Lincoln's Smile: And Other Enigmas


A new assemblage of masterly essays from a foremost scholar of American history and culture

Alan Trachtenberg has always been interested in cultural artifacts that register meanings and feelings that Americans share even when they disagree about them. Some of the most beloved ones—like the famous last photograph of Abraham Lincoln, taken at the time of his second inaugural—are downright puzzling, and it is ...

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A new assemblage of masterly essays from a foremost scholar of American history and culture

Alan Trachtenberg has always been interested in cultural artifacts that register meanings and feelings that Americans share even when they disagree about them. Some of the most beloved ones—like the famous last photograph of Abraham Lincoln, taken at the time of his second inaugural—are downright puzzling, and it is their obscure, riddlelike aspects that draw his attention in the scintillating essays of Lincoln’s Smile and Other Enigmas.

With matchless authority, Trachtenberg moves from the daguerreotypes that entranced Americans from the start (and that Hawthorne made much of in The House of Seven Gables) to literary texts of which he is a peerless interpreter: Howell’s novels, Horatio Alger’s stories, Huckleberry Finn, the cityscapes of Walt Whitman and Stephen Crane. In his exploration of the ways that nineteenth-and early-twentieth-century writers tried to make sense of the modern American city he also addresses subjects as diverse as Louis Sullivan’s Auditorium Building, the Brooklyn Bridge, and the early works of Lewis Mumford. The celebrated author of Reading American Photographs concludes his important new book with “readings” not only of the photographs of Walker Evans, Wright Morris, and Eugene Smith, but of the city images of film noir.

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Editorial Reviews

Publishers Weekly
One of America's leading cultural historians, Trachtenberg (Shades of Hiawatha) has gathered together his essays from the last 40 years. Those who know Trachtenberg's work will recognize much that is familiar. The essay "Brooklyn Bridge as a Cultural Text," for example, plays with ideas that found their most mature expression in his pathbreaking book on the same topic. Many other essays take up Trachtenberg's interest in photographs; the title essay uses portraits of Lincoln to look at the 19th-century belief that photographs of faces reveal the subject's inner essence. Another fascinating piece examines the extent to which Walker Evans's Depression-era photographs created, rather than revealed, images of the South that to this day shape national discourse about the region. Trachtenberg is a gifted stylist, and he generally avoids academic jargon; still, his prose is dense, and not everyone will have the patience for sentences such as "Newspapers respond... to the increasing mystification, the deepening estrangement of urban space from interpenetration, from exchange of subjectivities." This book is episodic, and highlighted with many moments of brilliance-such as the analysis of the political meanings of daguerreotypes in the work of Nathaniel Hawthorne and a discussion of deadpan in the work of Mark Twain that will please devotees. (Feb.) Copyright 2006 Reed Business Information.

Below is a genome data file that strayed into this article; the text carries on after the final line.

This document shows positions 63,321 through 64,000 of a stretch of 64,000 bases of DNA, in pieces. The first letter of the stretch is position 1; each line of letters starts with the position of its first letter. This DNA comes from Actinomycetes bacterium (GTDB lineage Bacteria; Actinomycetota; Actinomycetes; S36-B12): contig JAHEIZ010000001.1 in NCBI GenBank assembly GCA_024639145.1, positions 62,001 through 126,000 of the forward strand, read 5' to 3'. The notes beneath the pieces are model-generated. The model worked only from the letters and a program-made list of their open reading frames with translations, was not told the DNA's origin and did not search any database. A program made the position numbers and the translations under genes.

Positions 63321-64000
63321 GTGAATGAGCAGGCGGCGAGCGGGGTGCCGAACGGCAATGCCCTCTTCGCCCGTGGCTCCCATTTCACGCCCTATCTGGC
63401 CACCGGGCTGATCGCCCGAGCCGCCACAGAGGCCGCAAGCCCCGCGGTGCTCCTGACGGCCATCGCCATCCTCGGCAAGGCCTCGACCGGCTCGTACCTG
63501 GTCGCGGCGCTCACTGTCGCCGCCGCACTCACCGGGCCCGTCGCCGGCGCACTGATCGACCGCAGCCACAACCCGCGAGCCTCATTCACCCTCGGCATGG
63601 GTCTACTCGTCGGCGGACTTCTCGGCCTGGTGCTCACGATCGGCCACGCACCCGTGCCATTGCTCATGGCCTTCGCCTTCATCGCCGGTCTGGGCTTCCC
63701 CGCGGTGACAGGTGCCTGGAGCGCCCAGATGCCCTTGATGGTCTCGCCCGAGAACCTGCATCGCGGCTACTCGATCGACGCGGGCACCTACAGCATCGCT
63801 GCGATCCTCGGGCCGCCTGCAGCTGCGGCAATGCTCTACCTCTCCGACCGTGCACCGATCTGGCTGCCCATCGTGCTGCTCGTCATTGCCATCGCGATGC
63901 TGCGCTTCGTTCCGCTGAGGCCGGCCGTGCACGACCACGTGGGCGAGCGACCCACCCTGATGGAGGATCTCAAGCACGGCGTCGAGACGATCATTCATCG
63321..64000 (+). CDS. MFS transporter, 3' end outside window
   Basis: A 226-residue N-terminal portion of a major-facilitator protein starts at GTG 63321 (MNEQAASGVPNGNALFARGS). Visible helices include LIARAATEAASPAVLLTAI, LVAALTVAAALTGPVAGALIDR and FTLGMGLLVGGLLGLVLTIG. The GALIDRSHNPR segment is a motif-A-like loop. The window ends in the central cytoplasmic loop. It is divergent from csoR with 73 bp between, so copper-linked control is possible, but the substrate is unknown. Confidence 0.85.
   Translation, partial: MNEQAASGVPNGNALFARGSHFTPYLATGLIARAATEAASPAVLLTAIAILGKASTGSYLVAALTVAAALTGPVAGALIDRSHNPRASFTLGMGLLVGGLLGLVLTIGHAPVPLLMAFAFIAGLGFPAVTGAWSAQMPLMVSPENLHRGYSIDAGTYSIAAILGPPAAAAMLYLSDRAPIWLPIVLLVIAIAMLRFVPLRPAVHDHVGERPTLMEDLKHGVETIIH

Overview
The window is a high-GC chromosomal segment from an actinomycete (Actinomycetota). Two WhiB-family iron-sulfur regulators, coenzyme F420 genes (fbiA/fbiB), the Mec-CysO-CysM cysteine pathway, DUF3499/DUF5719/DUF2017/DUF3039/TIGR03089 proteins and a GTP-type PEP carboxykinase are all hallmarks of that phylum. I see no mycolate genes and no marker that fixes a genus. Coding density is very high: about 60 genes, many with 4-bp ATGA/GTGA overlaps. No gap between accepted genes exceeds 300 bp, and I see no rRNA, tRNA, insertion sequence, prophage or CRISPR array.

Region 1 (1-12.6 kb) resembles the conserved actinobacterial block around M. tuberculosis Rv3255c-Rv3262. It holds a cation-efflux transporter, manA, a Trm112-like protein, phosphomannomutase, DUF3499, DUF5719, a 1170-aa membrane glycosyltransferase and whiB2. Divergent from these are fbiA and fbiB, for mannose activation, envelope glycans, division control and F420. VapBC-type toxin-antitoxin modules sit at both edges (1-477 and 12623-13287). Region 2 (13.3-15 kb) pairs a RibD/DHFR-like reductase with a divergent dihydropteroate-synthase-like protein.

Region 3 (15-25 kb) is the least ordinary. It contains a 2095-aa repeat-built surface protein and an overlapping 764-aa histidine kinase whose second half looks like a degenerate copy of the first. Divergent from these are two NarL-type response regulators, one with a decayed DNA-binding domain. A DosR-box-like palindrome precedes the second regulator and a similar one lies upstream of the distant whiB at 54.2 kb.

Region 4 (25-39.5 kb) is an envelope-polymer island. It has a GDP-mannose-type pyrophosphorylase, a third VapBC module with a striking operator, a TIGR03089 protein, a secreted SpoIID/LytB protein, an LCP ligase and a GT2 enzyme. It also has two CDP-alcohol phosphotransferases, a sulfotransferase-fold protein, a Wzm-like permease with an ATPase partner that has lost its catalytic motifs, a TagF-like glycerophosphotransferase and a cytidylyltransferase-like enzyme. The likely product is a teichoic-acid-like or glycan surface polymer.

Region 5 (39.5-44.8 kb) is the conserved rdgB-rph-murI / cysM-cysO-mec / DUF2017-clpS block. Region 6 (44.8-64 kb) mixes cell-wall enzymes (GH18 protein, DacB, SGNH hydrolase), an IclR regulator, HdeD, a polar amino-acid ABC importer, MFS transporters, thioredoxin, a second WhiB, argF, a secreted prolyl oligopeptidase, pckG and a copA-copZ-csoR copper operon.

Library Journal
Trachtenberg (English & American studies, Yale Univ.; Shades of Hiawatha), the author of many books dealing with American culture, has compiled 19 of his lectures and essays from the past 40 years, which he divides into three sections. Part 1, which covers the mid-19th century, deals primarily with the new invention of photography, especially the Daguerreotype. Part 2 looks at the literature of the Gilded Age (e.g., Mark Twain's Huckleberry Finn), with an excursion into architecture (Auditorium Building, Chicago). Finally, Part 3 focuses on aspects of the 20th century, especially its photography (e.g., the Depression-era photos collected by the Farm Security Administration), and includes essays on film noir and the Brooklyn Bridge. Many of the pieces are connected in that they offer close readings of artifacts, structures, and art forms that other critics would dismiss or discuss only in passing. Ultimately, they reflect Trachtenberg's passion for and advocacy of the field of American studies; after absorbing his essays on photography, for example, the reader will never look at a photograph again without considering the artistic and cultural questions he raises. Recommended for larger public library and university collections, especially those offering programs in American studies. (Photographs and index not seen.)